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Channel Matters Blog > May 2011 > Channel management begins before there is a channel to manage

Channel management begins before there is a channel to manage

by William Vanderbilt
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The key to successfully developing and nurturing channel partners and the business results they produce for a vendor lies in the focus placed on customers and market needs before any partner is selected.  Knowing who will ultimately buy and consume a vendor's products and services will guide the vendor in determining which partners are most likely to succeed. In the same way that a company would not be wise to hire all of its employees without considering the roles and responsibilities to which each person will be assigned, vendors should be cautious about engaging channel partners without a complete understanding of the needs of their prospective customers and markets.

Channel partners are like an extension of the vendor.  Vendors leverage a variety of services from channel partners including sales, marketing, technical support, service, implementation and delivery.  Channel partners are usually compensated for this work through the margin they receive from the vendor.  Ideally, the amount of compensation should be commensurate with the amount and quality of effort provided by the channel partner.

When it is not clear what market/customer segments should be engaged by channel partners or what the specific requirements are for selling to and supporting those target markets, it can be very difficult (if not impossible) to identify partners that will be effective in that role.  Not all partners are created equal.  Some partners are more experienced and skilled in certain areas than others.  Knowing what skills, experience and capabilities are needed to drive business in selected target market segments will help vendors pick partners with the right set of skills, experiences and capabilities.  It will also help ensure that the goals and vision of the partner align with how the target end-user customer needs to be sold to and supported.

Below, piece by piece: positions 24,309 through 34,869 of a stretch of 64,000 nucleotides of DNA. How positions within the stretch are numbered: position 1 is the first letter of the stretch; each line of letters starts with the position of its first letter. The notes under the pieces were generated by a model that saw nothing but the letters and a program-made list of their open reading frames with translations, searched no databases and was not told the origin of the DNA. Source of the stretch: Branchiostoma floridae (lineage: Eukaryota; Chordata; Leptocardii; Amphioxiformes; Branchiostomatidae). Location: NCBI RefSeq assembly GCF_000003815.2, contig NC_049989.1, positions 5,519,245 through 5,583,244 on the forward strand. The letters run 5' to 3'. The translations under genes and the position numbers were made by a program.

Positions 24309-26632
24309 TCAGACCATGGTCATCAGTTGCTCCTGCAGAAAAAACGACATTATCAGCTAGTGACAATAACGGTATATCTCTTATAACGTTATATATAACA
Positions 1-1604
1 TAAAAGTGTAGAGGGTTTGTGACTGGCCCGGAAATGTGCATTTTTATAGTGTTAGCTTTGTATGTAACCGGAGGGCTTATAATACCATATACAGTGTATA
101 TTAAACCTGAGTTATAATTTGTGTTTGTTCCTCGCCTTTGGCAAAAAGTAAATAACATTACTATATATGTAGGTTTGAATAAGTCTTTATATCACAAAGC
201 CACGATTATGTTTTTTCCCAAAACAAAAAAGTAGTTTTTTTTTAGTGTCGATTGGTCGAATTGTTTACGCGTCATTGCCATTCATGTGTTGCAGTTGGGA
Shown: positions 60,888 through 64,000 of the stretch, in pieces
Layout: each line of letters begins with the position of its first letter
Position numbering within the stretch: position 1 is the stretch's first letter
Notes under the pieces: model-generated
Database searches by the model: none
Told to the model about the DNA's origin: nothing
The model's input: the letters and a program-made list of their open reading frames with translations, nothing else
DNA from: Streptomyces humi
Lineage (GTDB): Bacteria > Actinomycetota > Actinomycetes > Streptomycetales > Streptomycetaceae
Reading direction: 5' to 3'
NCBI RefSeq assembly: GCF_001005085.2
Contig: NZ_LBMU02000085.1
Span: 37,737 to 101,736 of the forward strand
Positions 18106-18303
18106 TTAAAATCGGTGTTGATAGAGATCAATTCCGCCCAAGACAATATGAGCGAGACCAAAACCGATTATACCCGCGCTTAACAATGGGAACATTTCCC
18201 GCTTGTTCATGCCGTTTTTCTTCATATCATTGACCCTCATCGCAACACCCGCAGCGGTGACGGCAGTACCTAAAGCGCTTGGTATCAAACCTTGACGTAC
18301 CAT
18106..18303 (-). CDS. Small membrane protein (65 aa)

It's worth noting that most companies (not just in technology or in channels) sell to the same customers and markets over and over again.  That does make sense.  After all, when a company establishes a relationship with a market segment or set of customers and has a reputation in that market segment or with those customers, they are likely to realize repeat business.  Repeat business is much less expensive than new business so a key value that a channel partner often brings to a vendor is the ability to access a set of customers or markets at a lower cost.

When market and customer identification doesn't happen before partners are selected, the vendor is likely to invest a significant amount of time, money and resource trying to help a partner succeed, but it just may be that the partner has to learn a whole new set of competencies or establish new relationships with customers or markets to which they have not previously sold.  Like so many other areas in life, putting first things first makes the later tasks much easier, and ultimately smooths the entire process.

Last modified on 6/30/2013 10:10:35 PM
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